New Guidelines Provide First Evidence-Based Standards
Family members play a crucial role in the care of critically ill patients and should be a part of the multidisciplinary intensive care unit (ICU) team, recommend new practice guidelines (Crit Care Med. 2007;35:605-622).
These guidelines are the first to define evidence-based standards for the incorporation of families into the decision making and care for ICU patients and were developed, in part, in response to an increasing recognition of the psychosocial needs of critically ill patients and a growing emphasis on patient-centered care.
"Including and embracing the family as an integral part of the multiprofessional ICU team is essential for timely restoration of health or optimization of the dying process for critically ill patients," said Charles Durbin, Jr, MD, president of the Society of Critical Care Medicine (SCCM).
The guidelines reflect a departure from physician- and disease-centered healthcare delivery and toward the patient-centered structure the Institute of Medicine recommended in 2001. Developed by a multidisciplinary task force convened from the SCCM and American College of Critical Care Medicine, the guidelines are based on an extensive review of recent literature on family-centered care.
Key recommendations (Table) include specific evidence-based recommendations for:
Shared medical decision making has replaced the paternalistic and patient-autonomy models. It involves the creation of a partnership between the ICU team and the patients and their loved ones.
Stress is common in family members and may affect their ability to make end-of-life decisions. Common sources of family member stress are:
Disparities in access to healthcare among members of racial and ethnic minority groups have been attributed to patients' spiritual and cultural beliefs and a lack of trust in the healthcare system. The guidelines highlight physicians' need to:
All members of the interdisciplinary team need to recognize the impact of spirituality on ICU patients and their families to overcome barriers to meaningful discussions about resuscitation status, hospice care, and other sensitive topics.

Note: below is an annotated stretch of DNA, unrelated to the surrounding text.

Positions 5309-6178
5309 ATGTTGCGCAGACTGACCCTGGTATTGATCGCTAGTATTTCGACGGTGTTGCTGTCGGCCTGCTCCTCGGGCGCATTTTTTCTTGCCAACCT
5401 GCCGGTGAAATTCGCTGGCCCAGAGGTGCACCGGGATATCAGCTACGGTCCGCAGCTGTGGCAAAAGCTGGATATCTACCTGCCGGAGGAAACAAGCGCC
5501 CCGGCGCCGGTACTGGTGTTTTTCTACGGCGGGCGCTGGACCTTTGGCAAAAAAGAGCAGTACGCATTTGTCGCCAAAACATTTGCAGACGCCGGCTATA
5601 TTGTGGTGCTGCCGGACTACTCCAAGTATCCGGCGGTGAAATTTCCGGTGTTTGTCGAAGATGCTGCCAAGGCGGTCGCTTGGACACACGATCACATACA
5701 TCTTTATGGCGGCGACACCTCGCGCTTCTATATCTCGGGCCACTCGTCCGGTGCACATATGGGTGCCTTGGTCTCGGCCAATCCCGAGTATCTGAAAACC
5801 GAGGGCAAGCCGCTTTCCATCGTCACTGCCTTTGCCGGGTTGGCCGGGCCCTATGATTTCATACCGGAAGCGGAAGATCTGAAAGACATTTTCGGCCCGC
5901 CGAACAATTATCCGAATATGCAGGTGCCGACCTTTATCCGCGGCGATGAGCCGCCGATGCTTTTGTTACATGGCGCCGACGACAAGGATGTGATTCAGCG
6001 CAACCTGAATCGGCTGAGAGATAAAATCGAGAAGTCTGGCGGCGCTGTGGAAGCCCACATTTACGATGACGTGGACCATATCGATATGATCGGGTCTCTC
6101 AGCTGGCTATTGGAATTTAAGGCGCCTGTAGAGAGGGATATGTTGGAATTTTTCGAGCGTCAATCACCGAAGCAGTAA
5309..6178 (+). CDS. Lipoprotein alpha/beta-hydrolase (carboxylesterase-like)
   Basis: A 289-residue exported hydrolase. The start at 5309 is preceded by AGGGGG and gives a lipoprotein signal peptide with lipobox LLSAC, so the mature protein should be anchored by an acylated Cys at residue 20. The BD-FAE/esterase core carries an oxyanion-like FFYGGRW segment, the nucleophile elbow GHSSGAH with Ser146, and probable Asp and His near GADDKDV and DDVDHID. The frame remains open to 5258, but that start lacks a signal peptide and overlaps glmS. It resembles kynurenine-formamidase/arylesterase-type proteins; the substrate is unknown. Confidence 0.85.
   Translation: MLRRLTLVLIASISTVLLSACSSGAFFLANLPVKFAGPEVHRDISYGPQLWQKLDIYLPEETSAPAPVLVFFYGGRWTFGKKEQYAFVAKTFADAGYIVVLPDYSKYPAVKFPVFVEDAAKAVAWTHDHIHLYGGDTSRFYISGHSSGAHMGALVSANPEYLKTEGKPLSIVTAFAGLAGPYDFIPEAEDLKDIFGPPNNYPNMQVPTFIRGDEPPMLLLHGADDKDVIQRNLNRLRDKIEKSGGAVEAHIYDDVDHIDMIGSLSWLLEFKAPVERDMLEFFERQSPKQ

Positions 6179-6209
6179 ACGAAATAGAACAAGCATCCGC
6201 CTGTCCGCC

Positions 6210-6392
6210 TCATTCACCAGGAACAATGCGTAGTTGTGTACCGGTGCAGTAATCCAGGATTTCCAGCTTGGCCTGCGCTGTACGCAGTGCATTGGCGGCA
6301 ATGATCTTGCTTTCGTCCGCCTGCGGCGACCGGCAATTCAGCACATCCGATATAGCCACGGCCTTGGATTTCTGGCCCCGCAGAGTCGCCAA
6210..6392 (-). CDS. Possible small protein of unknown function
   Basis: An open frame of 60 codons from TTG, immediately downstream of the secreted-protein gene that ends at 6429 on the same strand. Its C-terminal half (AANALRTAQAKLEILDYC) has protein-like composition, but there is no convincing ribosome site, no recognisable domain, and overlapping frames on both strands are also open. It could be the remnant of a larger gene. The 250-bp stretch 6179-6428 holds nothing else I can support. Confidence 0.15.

Palliative care in the ICU is an important component of family support and can prevent the perception of inadequate pain relief and other problems. Palliative care must coexist with aggressive clinical care and should begin when the illness is first diagnosed.
|Decision making||Fully disclose the patient's current status and prognosis to designated surrogates; clearly explain all reasonable management options|
|Family coping||Encourage families to provide as much care as the patient's condition allows|
|Staff stress related
to family interactions
|Inform multiprofessional team of treatment goals to ensure consistency of messages to the family|
|Assess the spiritual needs of the patient; incorporate those that affect health/healing into the plan of care|
|Family visitation||Allow open visitation in the adult ICU, to be determined on a case-by-case basis|
|When possible, allow adult family members/surrogates to participate in rounds|
|Have a structured process in place that allows family members to be present during cardiopulmonary resuscitation, staff debriefing|
|Palliative care||Assess the family's understanding of and ability to cope with the illness and its consequences|
Adapted from Clinical practice guidelines for support of the family in the patient-centered intensive care unit: American College of Critical Care Medicine Task Force 2004-2005. Crit Care Med. 2007;35:605-622.